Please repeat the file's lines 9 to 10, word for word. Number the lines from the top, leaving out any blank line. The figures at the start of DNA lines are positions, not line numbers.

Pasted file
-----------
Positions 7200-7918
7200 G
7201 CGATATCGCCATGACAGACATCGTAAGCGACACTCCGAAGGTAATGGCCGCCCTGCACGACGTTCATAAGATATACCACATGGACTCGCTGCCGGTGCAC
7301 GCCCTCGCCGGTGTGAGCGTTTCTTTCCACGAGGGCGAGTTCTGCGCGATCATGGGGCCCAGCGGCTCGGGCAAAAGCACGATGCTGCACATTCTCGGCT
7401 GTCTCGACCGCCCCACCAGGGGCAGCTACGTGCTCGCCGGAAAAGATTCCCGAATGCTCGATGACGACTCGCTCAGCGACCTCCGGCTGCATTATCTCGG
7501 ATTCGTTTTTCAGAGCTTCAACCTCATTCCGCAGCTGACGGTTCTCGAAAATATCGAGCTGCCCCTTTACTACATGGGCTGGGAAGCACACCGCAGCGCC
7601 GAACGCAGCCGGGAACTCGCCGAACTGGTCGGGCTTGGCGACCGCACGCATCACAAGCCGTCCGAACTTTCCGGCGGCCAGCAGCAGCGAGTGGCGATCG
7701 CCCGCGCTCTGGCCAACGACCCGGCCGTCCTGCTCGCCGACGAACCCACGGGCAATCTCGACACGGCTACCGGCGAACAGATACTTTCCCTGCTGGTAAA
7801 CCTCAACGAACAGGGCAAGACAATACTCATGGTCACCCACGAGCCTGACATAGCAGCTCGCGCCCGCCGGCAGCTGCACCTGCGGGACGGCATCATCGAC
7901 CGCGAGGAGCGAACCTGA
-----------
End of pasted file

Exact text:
7801 CCTCAACGAACAGGGCAAGACAATACTCATGGTCACCCACGAGCCTGACATAGCAGCTCGCGCCCGCCGGCAGCTGCACCTGCGGGACGGCATCATCGAC
7901 CGCGAGGAGCGAACCTGA